One of the students in our class guessed my age to be 55. I think that said student was fooling around. That is, I think that guess represents something different that do the rest of the guesses

Some students new to this idea of hypothesis testing find this whole business of creating a null hypothesis and then shooting it down as a tad on the weird side, why do it that way?

This dates back to a philosopher guy named Karl Popper who claimed that it is very difficult to prove something to be true, but no so difficult to prove it to be untrue

So, it is easier to prove H** _{0}**
to be wrong, than to prove H

In fact, we never really prove H** _{1}**
to be right. That is just something we imply (similarly H

The "Steve's Age" example begun earlier is an example of a situation where we want to compare one observation to a distribution of observations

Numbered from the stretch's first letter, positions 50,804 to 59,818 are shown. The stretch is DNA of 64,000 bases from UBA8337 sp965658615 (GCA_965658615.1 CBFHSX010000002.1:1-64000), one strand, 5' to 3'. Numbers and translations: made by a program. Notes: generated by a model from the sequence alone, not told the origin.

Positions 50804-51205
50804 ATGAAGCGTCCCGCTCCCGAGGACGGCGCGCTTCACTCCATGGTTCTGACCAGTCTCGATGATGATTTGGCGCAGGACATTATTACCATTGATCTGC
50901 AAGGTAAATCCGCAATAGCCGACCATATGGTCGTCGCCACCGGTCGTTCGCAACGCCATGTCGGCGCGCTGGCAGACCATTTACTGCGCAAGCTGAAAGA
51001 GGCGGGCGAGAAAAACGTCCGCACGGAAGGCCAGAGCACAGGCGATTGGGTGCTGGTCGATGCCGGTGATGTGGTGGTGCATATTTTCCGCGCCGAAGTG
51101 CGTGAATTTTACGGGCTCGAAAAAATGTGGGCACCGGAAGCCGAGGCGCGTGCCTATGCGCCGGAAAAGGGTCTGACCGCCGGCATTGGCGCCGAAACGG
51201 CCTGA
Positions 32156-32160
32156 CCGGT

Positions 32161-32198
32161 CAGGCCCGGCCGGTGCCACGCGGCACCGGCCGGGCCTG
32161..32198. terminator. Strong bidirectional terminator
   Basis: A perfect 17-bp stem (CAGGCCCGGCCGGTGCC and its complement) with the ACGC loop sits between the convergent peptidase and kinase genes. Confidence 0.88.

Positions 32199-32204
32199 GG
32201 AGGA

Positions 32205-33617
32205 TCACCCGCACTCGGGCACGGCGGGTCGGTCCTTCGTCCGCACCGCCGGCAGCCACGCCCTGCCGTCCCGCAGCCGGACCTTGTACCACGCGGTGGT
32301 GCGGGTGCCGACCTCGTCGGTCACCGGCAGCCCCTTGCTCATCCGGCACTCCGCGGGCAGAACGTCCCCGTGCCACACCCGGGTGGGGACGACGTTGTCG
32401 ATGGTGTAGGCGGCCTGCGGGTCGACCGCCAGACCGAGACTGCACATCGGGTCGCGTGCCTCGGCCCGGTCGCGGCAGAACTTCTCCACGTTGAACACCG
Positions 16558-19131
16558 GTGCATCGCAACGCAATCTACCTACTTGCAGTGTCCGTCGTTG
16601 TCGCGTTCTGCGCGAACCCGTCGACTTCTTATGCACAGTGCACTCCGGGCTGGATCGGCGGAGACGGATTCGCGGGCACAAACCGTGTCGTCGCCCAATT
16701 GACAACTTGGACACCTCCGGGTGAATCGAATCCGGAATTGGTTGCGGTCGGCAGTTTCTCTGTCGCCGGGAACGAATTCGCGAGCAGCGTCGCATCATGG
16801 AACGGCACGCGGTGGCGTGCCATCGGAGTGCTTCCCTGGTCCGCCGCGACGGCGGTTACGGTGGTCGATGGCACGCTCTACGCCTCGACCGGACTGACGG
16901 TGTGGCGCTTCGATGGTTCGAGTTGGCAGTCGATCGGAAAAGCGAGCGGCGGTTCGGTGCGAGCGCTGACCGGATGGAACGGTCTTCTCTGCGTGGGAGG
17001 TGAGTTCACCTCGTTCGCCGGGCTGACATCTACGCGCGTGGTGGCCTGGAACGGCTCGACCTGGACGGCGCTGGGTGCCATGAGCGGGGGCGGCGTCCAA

This represents the simplest hypothesis-testing situation because the sampling distribution is simply the distribution of the individual observations

Thus, in this case we can use the stuff we learned about z-scores to test hypotheses that some individual observation is either abnormally high (or abnormally low)

That is, we use our mean and standard deviation to calculate the a z-score for the critical value, then go to the tables to find the probability of observing a value as high or higher than (or as low or lower than) the one we wish to test

*Finishing the example *

= 30.77 Critical = 55

= 4.43 ( = 19.58)

From the z-table, the area of the portion of the curve above a z of 3.21 (i.e., the smaller portion) is approximately .0006

Thus, the probability of observing a score as high or higher than 55 is .0006.

- the real answer
- the "conventional" answer

It is important to realize that all our test really tells us is the probability of some event given some null hypothesis